And, there are the difficulties of learning jazz (even listening to it) that arise from its developed aspects -- to the point that most young people would not recognize e.g. the blues as being one of the foundations of jazz, but because of its simplicity and use in pop culture, generally think of it as pop music. Since two of the main elements of pop culture are identity and participation, the tendency is for extremely accessible forms that require little learning to be invented and used as tokens and symbols of membership. As jazz got more developed, it fell out of the pop culture because of the learning that most of its best art requires.
I think computing has quite a few points of similarity with this range of properties of music, but with only 50 or so years of development. Perhaps the most important for this discussion is the difficulty of moving from pop ideas to developed ideas as a *creator* of new developed ideas. The trade-off here is that we find creativity all the time in pop music, but there is little substance in most (but not all) of it (it is easy to have weak ideas), whereas getting fluent in a huge developed genre tends to kill creativity (in part because having a good idea in an already developed area is difficult). Another trade-off is between the acts of improvisation and composition which are similar in one sense and could not be more different in other aspects. These are rarely confused by jazz musicians, but I think are confused all the time in computing. [...]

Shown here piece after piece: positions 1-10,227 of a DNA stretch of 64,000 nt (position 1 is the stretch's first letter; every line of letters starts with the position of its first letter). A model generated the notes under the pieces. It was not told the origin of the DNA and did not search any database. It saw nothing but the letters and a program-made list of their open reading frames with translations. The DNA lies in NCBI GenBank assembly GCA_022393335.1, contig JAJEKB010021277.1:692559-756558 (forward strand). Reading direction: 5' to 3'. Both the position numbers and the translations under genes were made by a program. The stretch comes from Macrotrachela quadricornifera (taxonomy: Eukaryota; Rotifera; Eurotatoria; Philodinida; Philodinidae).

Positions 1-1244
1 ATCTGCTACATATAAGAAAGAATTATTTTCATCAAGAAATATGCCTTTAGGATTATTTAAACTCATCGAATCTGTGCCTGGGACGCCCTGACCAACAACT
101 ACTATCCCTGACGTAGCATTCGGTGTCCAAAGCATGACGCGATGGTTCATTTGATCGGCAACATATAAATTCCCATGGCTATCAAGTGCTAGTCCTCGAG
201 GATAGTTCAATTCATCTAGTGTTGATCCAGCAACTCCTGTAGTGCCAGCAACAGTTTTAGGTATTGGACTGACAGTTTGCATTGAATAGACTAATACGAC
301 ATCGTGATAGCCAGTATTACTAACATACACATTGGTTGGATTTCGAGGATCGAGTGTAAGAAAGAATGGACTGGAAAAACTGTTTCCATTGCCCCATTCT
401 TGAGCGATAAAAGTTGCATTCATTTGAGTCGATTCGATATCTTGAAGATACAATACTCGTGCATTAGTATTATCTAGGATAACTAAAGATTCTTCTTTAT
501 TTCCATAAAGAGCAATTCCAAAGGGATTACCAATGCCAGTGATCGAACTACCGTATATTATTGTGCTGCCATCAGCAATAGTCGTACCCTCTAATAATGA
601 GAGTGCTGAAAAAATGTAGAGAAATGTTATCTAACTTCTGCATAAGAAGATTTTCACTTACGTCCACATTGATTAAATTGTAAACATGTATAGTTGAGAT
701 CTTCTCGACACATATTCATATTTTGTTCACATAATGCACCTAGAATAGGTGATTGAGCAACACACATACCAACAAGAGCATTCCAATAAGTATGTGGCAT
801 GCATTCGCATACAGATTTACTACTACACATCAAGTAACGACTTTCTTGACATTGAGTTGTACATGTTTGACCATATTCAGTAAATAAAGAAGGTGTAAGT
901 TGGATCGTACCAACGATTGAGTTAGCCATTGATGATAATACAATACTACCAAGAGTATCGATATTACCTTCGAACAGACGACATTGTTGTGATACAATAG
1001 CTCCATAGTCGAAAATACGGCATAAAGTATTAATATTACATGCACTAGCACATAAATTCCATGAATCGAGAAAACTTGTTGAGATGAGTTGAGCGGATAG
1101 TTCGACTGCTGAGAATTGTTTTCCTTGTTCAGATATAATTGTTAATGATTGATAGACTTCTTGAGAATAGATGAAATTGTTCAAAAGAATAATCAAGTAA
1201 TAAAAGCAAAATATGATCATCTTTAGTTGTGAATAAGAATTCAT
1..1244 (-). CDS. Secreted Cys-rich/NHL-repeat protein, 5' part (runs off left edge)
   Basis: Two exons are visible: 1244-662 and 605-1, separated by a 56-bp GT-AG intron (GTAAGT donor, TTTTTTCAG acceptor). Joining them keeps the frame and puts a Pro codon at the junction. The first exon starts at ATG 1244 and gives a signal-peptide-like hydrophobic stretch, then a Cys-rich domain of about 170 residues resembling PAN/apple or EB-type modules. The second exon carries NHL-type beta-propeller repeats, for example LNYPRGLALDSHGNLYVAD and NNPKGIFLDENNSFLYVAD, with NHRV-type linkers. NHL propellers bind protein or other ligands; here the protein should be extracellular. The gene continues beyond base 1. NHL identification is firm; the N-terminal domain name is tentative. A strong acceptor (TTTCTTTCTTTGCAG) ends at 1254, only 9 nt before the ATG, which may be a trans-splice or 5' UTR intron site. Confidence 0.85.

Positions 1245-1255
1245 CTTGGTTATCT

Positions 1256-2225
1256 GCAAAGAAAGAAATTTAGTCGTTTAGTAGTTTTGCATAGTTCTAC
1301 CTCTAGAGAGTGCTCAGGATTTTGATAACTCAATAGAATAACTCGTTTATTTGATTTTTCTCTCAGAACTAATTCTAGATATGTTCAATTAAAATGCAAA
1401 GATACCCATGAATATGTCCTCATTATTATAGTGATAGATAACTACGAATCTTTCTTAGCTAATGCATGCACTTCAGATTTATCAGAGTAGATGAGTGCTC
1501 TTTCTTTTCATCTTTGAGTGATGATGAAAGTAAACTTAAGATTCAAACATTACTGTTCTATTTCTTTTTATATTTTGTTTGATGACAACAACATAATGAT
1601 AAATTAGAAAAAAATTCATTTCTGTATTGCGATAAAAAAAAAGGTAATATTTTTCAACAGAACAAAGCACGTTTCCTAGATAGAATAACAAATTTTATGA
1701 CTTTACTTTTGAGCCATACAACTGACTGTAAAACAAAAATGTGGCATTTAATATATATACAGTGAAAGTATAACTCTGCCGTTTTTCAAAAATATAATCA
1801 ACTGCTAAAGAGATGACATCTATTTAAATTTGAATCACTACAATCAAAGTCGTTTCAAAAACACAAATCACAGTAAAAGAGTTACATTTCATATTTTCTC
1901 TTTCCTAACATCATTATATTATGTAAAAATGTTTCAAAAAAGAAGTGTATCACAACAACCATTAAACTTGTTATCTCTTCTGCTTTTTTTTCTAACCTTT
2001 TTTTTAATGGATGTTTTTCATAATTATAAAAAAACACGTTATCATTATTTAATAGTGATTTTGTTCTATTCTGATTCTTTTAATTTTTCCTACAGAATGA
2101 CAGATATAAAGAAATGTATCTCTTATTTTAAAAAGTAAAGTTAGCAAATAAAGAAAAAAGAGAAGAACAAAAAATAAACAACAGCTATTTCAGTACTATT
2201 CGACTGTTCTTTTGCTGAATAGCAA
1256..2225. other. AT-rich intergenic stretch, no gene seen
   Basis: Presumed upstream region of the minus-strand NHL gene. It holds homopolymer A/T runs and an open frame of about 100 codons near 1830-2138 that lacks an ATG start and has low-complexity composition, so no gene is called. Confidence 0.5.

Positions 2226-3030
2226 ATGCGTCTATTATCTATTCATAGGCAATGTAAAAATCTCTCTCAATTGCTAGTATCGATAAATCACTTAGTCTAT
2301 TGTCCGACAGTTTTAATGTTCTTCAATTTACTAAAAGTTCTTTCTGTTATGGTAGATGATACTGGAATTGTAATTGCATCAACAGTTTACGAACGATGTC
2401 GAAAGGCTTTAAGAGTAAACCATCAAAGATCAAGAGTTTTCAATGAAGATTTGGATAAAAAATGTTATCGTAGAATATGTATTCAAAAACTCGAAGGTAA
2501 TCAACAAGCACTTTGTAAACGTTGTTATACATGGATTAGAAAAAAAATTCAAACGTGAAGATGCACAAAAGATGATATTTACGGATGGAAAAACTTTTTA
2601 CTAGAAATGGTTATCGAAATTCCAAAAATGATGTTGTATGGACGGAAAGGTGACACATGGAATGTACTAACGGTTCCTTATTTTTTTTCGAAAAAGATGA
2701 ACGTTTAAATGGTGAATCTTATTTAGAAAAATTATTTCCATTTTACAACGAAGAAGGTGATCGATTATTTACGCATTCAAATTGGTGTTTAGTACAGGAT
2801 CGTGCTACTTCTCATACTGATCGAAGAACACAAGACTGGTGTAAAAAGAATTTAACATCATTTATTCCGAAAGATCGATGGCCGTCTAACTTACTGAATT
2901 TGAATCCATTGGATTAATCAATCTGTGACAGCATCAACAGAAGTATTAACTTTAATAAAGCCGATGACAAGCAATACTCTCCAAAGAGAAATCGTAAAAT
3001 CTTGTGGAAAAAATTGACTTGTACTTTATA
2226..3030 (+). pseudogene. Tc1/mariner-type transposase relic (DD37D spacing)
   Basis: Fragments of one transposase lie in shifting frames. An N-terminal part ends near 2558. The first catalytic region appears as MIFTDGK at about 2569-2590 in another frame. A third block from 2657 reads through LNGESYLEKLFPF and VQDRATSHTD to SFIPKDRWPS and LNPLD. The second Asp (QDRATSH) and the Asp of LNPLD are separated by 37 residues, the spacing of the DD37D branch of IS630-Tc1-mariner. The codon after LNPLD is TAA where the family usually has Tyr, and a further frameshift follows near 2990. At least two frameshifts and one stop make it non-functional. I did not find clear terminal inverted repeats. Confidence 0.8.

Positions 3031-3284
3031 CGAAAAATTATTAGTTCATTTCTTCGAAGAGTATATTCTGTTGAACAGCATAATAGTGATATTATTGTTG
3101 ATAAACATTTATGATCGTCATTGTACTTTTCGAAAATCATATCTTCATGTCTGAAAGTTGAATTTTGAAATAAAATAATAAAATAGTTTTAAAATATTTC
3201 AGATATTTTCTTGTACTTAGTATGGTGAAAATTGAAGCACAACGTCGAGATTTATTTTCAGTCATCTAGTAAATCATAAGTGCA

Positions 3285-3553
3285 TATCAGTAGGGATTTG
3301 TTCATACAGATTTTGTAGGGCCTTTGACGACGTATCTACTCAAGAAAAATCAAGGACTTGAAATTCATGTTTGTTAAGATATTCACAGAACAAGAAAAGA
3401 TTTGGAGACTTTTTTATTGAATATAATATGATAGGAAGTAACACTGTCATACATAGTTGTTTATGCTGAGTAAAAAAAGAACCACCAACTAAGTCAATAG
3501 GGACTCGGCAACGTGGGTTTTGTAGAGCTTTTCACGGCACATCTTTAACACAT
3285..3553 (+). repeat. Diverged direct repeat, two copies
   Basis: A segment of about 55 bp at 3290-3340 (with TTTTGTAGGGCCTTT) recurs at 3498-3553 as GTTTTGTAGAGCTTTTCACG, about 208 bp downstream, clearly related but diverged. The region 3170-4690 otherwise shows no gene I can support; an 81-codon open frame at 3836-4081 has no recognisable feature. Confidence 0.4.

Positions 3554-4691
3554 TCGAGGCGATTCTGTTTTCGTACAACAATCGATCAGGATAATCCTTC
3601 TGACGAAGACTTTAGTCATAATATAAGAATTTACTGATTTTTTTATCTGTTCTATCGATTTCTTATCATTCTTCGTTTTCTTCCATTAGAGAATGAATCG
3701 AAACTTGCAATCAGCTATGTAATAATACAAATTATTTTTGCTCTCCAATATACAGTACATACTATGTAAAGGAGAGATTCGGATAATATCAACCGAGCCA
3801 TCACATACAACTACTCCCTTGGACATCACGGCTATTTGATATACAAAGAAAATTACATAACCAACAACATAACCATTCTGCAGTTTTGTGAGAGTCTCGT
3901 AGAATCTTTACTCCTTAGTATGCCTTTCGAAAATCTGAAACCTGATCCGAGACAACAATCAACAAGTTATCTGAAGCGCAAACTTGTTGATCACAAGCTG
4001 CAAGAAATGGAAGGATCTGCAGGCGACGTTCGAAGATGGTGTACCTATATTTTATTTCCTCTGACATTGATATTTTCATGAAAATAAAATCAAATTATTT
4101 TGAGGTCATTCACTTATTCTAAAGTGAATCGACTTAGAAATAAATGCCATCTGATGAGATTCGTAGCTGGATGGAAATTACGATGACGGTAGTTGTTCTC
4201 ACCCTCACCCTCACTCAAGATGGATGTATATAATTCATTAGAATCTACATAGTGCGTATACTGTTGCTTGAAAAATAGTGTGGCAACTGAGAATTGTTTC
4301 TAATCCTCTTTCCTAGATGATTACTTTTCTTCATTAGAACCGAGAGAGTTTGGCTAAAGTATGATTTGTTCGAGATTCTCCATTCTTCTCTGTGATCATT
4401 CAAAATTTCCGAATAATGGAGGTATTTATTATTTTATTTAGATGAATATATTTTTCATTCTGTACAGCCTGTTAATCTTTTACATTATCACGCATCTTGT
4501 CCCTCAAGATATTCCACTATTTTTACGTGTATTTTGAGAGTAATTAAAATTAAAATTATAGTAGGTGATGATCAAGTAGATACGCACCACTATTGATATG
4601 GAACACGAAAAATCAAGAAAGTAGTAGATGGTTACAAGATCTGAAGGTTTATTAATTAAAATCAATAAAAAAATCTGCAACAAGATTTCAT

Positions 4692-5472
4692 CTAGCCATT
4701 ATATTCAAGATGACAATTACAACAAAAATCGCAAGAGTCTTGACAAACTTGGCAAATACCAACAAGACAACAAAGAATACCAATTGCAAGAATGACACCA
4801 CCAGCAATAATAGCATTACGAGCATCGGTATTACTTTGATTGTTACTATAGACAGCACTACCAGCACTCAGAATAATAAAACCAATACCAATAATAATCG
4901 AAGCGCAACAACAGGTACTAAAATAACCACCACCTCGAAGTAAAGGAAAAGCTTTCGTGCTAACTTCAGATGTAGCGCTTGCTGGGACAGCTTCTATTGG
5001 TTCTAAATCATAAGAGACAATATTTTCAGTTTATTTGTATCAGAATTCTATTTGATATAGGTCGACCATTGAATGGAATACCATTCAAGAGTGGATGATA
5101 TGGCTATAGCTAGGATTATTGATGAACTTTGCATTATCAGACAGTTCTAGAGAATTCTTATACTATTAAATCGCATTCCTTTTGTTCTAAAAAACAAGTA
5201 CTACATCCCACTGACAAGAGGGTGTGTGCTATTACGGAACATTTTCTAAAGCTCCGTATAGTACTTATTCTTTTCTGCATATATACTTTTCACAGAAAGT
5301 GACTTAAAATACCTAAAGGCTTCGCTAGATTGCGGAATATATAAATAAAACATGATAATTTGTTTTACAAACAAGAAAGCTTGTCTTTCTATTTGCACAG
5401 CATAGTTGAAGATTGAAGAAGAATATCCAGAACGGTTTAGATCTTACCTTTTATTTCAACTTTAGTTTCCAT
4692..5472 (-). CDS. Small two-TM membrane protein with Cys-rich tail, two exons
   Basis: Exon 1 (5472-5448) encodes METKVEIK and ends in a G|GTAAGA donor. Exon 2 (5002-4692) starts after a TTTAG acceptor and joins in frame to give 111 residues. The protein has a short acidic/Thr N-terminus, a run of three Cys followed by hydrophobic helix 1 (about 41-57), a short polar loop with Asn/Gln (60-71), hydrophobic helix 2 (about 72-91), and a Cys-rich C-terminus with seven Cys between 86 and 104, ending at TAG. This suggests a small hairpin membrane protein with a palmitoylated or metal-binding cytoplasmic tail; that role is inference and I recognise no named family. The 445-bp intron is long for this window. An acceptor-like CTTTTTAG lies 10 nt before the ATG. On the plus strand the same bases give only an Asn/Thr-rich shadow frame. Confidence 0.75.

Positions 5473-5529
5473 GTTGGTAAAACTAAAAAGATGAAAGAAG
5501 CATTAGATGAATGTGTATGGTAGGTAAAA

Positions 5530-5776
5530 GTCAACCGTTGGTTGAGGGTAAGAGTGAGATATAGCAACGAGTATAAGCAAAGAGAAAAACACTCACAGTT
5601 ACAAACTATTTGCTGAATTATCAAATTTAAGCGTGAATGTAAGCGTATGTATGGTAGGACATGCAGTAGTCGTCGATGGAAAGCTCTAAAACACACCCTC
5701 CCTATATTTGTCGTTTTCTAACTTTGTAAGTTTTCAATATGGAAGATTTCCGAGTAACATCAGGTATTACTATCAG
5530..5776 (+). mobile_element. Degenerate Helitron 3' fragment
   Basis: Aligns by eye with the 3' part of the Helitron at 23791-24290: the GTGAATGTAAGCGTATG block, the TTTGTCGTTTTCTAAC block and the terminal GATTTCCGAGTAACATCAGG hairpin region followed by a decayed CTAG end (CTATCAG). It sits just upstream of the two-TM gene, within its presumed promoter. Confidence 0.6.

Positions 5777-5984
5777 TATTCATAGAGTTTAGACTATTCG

Down deep, I think that it is a reasonable sense of *quality* that is lacking in computing, and there are many reasons for this. Not the least of which are available jobs for programmers who can just fog a mirror, and greedy universities (now businesses) that value retention and the fees thereof above the sacred duties they used to have to define and impart high levels of quality.
Richard Archambault also used to spin a different jazz/education analogy in Philosophy of Education classes at Brown. I was lucky to catch his last year of teaching.